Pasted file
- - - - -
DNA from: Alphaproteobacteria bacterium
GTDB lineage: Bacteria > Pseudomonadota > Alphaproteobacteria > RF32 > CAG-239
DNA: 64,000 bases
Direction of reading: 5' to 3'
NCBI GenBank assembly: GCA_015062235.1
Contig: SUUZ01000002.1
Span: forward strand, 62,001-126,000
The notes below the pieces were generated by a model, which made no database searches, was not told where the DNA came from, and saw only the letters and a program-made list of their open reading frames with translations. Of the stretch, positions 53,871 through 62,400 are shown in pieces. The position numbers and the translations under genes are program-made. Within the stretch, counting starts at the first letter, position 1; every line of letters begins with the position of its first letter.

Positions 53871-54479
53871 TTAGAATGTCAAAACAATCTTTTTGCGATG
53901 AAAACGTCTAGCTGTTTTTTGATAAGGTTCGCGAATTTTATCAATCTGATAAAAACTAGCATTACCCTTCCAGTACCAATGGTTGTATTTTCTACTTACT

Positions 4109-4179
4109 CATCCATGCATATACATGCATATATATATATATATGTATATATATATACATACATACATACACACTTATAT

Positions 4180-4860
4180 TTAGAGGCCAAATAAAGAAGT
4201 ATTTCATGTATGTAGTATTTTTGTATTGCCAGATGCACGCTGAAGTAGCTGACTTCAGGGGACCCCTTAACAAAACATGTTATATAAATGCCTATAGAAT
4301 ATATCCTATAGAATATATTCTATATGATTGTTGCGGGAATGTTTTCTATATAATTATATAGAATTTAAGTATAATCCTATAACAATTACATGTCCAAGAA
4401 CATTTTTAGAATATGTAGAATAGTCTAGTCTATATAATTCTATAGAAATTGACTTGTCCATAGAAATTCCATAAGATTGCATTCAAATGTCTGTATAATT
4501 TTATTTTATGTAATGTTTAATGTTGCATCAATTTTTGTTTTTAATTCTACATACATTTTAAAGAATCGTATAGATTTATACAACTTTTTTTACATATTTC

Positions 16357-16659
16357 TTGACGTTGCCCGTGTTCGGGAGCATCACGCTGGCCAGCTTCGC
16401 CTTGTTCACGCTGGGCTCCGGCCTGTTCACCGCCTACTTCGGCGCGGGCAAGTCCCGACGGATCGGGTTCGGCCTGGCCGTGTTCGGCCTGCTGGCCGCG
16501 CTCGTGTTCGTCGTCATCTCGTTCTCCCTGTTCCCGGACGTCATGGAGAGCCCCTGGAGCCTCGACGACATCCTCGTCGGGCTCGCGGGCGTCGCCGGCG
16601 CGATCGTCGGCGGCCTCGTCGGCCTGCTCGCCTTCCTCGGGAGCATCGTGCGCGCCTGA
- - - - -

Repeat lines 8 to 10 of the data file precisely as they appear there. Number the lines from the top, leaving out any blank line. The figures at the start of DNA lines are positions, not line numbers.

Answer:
The notes below the pieces were generated by a model, which made no database searches, was not told where the DNA came from, and saw only the letters and a program-made list of their open reading frames with translations. Of the stretch, positions 53,871 through 62,400 are shown in pieces. The position numbers and the translations under genes are program-made. Within the stretch, counting starts at the first letter, position 1; every line of letters begins with the position of its first letter.

Positions 53871-54479
53871 TTAGAATGTCAAAACAATCTTTTTGCGATG